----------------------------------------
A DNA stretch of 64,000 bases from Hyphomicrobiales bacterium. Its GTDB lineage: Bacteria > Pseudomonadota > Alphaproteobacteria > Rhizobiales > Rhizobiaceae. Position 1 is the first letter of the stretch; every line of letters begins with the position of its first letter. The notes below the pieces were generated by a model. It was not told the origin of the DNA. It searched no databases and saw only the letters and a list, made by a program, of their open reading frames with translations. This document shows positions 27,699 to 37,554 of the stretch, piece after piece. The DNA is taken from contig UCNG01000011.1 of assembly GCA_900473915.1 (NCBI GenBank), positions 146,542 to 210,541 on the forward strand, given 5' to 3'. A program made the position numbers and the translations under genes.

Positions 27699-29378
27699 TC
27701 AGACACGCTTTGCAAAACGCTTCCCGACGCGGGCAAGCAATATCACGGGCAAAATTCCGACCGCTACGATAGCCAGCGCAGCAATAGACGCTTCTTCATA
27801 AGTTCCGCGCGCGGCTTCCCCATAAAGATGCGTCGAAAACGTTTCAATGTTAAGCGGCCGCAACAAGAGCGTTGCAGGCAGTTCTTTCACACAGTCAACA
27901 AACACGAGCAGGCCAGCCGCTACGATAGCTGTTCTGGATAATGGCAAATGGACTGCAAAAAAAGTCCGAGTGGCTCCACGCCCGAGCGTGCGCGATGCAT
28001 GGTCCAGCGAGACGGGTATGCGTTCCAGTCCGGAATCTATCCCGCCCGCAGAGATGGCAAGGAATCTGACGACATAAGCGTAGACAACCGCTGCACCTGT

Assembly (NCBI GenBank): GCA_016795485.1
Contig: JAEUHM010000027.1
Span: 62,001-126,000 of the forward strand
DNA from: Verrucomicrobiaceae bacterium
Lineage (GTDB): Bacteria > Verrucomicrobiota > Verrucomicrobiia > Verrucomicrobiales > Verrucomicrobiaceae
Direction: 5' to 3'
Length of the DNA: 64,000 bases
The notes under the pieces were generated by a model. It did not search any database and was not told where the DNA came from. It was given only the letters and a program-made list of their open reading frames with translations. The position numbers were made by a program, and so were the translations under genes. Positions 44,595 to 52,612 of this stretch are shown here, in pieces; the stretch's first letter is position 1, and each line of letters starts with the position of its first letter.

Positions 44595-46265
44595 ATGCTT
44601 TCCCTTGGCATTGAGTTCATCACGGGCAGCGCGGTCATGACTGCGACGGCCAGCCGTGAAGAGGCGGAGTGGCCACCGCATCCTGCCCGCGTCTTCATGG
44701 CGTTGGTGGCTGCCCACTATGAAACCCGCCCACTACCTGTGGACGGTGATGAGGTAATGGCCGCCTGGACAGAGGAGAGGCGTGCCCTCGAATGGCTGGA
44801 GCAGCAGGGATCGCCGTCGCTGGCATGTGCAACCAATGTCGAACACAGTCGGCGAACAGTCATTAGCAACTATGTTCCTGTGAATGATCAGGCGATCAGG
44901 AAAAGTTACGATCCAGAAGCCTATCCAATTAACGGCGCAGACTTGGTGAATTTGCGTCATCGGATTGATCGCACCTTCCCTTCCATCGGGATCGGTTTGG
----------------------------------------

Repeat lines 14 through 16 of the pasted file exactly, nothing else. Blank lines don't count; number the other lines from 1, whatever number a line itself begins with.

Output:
Length of the DNA: 64,000 bases
The notes under the pieces were generated by a model. It did not search any database and was not told where the DNA came from. It was given only the letters and a program-made list of their open reading frames with translations. The position numbers were made by a program, and so were the translations under genes. Positions 44,595 to 52,612 of this stretch are shown here, in pieces; the stretch's first letter is position 1, and each line of letters starts with the position of its first letter.

Positions 44595-46265